photo of chopsticks holding a piece of chicken


  • Boneless skinless chicken thighs cut into bite-sized pieces – I prefer thighs because they have more flavor and fat that keep the pieces moist. If you prefer, you can use chicken breast, but the chicken may end up a little drier.
  • Cornstarch – You will need some for the chicken coating and a little to thicken the sauce.
  • Egg whites
  • Vegetable oil – Or other high-smoke point cooking oil
  • Dried chilis or red pepper flakes
  • Minced garlic cloves
  • White sesame seeds
  • Chopped scallions or green onions
  • Water
  • Soy sauce
  • Rice vinegar
  • Hoisin sauce
  • Sesame oil
  • Granulated sugar

photo of General Tso's Chicken on a white plate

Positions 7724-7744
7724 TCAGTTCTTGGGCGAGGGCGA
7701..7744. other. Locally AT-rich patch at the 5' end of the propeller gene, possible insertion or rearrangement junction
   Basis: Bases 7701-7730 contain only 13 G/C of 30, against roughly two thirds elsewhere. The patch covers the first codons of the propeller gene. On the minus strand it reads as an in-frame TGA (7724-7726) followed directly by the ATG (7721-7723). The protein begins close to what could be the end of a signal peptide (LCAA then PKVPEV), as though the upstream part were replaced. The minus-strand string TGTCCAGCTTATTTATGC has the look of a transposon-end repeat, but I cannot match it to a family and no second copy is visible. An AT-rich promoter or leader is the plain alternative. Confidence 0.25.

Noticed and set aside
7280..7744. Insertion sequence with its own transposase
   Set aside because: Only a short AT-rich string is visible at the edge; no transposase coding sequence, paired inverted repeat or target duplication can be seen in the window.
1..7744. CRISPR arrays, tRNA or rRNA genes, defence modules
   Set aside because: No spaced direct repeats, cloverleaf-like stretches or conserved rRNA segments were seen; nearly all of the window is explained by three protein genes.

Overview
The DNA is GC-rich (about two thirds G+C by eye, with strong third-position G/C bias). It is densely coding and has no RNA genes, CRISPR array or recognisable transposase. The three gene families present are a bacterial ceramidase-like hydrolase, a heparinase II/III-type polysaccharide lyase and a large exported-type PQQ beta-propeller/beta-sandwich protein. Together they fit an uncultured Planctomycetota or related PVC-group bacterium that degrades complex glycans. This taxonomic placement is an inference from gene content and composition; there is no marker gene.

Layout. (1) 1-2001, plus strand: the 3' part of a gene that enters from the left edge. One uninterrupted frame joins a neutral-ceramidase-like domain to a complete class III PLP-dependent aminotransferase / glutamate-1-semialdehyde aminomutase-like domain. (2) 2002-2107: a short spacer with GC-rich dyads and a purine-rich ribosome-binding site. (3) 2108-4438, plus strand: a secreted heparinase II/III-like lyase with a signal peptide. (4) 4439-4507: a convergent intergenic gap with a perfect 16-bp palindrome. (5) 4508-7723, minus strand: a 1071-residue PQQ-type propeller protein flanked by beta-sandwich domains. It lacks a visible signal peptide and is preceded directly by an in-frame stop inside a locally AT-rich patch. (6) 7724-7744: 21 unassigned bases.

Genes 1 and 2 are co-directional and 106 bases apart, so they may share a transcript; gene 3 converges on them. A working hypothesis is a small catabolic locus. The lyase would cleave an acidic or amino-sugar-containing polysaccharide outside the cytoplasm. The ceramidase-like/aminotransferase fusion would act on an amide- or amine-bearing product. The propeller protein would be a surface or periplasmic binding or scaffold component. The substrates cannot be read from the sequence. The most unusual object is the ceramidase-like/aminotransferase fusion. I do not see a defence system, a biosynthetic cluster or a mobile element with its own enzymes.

How to Make It

Heat two to three cups of oil in a large pot over medium-high heat. While the oil heats, coat the chicken in the egg white and then in the cornstarch.

Fry the coated chicken pieces in small batches until they are golden brown. Drain them on paper towels and repeat with the rest of the chicken.

Whisk the water, soy sauce, vinegar, hoisin sauce, sesame oil, and sugar in a small saucepan. Heat the mixture over low heat, stirring constantly, until the sauce starts to thicken. Turn off the heat and set the pan aside.

In a wok or large skillet, heat a little vegetable oil over medium-high heat. Add the garlic and cook it until it’s fragrant, about 30 seconds or so.

Add the fried chicken and sauce, and stir to so the chicken is coated evenly. Garnish with sesame seeds and scallions or green onions.